A poll released this morning reveals strong opposition among likely voters to Governor John Kasich’s plan to pay for an income tax cut using increased severance taxes on oil and gas drilling. The Magellan Strategies poll of 597 Ohioans was conducted July 23-24 and commissioned by Opportunity Ohio, the conservative think tank recently founded by Heritage Foundation visiting fellow and former Buckeye Institute president Matt Mayer.
Governor Kasich, a Republican, has argued that severance taxes on energy companies should be increased to pay for statewide income tax rebates. With a 4% margin of error, the Magellan poll’s topline results show that 50% of likely voters agree income taxes are too high. 42% say Ohio’s income taxes are “about right,” while 5% believe income tax rates are too low.
In terms of cutting the income tax, the governor appears to be on solid ground.
However, when asking, “Do you agree or disagree with Governor Kasich’s plan?” the poll found 23% agreement with the severance tax proposal versus 44% disagreement. Intensity points to further problems for the governor’s plan, as 29% responded they strongly disagree with the plan and only 15% said they strongly agree.
Other topline numbers reveal even deeper disagreement with the premises Kasich’s severance tax proposal is based on. Asked who ultimately pays for taxes on the energy industry, 72% of respondents said they believe energy taxes are passed on to consumers. Only 17% of respondents said energy taxes are not passed on to consumers.
Asked about the best way to fund an income tax cut, 49% chose “cutting government spending” and just 7% chose “increasing taxes on certain industries.”
Based on poll results, opposition to funding an income tax cut with a tax hike on the oil and gas industry extends far beyond Kasich’s critics at the National Taxpayers Union, Ohio Liberty Coalition, and Americans for Prosperity – Ohio. By a ratio of 7:1, likely voters indicated they would prefer an income tax cut be paid for by cutting spending instead of increasing taxes on certain industries.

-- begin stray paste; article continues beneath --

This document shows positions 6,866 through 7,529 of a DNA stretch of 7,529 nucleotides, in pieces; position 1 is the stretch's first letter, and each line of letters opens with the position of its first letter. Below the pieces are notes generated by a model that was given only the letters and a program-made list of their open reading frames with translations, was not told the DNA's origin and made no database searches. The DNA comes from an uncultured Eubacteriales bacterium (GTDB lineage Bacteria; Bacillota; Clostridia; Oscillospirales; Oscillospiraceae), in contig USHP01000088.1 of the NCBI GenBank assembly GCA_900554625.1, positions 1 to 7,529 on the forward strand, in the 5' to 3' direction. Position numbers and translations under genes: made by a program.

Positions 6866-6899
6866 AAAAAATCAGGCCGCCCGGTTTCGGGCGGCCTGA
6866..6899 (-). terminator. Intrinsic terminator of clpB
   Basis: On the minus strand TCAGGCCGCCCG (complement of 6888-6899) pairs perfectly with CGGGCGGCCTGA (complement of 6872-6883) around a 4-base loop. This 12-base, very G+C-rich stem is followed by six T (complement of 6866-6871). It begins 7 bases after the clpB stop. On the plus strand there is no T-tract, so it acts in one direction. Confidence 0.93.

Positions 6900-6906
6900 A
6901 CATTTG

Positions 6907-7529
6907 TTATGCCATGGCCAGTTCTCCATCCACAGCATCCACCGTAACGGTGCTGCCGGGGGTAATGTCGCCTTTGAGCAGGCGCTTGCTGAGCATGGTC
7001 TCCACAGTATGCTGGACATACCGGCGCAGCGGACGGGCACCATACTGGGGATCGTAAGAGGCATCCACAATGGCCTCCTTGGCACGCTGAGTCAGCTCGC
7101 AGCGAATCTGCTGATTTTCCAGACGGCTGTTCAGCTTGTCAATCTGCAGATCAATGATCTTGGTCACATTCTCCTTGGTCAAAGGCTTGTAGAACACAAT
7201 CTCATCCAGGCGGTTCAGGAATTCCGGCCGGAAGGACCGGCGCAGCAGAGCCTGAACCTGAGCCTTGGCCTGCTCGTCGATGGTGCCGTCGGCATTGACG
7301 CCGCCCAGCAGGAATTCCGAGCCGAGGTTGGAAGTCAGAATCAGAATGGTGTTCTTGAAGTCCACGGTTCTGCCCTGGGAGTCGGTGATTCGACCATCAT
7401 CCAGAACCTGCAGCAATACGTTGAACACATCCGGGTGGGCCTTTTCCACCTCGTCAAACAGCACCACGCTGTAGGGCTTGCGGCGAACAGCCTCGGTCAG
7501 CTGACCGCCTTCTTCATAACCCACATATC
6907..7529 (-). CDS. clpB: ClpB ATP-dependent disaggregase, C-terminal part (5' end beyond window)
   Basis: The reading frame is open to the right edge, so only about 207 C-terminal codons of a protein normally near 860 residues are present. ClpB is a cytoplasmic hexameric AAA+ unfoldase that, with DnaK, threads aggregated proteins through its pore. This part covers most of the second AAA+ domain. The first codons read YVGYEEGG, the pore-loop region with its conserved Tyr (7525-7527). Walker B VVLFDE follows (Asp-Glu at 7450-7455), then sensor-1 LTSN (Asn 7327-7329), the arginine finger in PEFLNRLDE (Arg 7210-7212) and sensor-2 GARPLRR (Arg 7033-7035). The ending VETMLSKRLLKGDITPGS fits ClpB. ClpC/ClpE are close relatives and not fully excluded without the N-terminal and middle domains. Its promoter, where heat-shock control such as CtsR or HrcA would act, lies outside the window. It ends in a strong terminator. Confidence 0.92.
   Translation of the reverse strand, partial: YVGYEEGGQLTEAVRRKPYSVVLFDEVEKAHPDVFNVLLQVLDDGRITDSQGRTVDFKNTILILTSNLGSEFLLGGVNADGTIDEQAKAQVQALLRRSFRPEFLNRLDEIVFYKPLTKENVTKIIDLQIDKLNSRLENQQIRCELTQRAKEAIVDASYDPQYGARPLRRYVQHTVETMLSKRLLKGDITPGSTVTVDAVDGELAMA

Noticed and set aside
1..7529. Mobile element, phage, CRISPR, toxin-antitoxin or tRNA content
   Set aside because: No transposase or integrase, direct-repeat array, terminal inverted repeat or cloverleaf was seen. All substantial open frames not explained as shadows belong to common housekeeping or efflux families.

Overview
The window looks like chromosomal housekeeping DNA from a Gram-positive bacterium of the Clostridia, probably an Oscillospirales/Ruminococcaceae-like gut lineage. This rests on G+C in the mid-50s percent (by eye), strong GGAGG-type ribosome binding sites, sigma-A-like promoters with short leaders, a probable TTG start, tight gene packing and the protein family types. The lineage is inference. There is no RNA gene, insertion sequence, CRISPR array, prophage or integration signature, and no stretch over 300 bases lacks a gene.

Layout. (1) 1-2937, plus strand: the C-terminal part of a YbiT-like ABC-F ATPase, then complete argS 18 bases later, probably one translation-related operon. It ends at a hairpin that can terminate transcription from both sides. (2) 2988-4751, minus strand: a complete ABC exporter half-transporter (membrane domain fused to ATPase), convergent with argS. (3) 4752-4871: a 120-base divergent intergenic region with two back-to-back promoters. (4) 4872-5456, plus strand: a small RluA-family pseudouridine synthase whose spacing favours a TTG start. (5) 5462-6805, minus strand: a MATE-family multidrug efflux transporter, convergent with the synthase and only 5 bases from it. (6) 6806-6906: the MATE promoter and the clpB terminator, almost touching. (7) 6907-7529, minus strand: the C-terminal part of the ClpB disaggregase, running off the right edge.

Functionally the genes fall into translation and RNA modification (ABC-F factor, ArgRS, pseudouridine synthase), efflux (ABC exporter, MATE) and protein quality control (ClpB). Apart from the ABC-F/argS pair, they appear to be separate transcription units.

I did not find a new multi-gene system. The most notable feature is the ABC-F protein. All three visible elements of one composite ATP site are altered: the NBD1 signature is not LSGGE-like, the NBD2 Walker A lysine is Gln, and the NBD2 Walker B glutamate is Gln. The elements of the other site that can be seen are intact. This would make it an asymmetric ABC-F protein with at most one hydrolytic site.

Although Governor Kasich’s proposal employs rhetoric that seems to be targeted at Democrats and independent voters – natural resources belong to everyone, Big Oil takes all its profits out of state, government can tweak taxes upward without hurting business – poll results indicate Republican men are the only demographic that supports the plan.
A look at the poll’s crosstabs shows a minority of Republicans polled agree with the severance tax plan, with agreement tailing off even further among others. Asked for party affiliation, 32% of poll respondents identified as Republican, 40% as Democrat, and 28% as “something else.”
Kasich’s severance tax proposal registered agreement from 38.3% of Republicans, 7.7% of Democrats, and 27.8% of independents. At 50.2% agreement, Republican men agreed with the governor’s plan more often than any other party, age, gender, or race demographic.
Kasich’s severance tax proposal registered disagreement from 22.2% of Republicans, 65.1% of Democrats, and 39.5% of independents. At 69.5% disagreement, Democrat men disagreed with the governor’s plan more often than any other party, age, gender, or race demographic.
Among women – 55% of respondents – 15.9% agreed with Kasich’s proposal and 46.1% disagreed. 30.3% of women polled strongly disagreed with the governor’s severance tax plan, while only 8.9% strongly agreed with it.
Among men – 45% of respondents – 31.9% agreed with Kasich’s proposal and 41.9% disagreed. 28.1% of men polled strongly disagreed with the governor’s severance tax plan, while 22.6% strongly agreed with it.
In a release accompanying the survey, Mayer said, “72% of Ohioans know that taxes on businesses will be passed on them. 49% think cutting government spending is the best way to fund an income tax cut. Ohioans just don’t support tax hikes on small business energy entrepreneurs, farmers, and landowners. There is a better way to provide tax relief to all Ohioans.”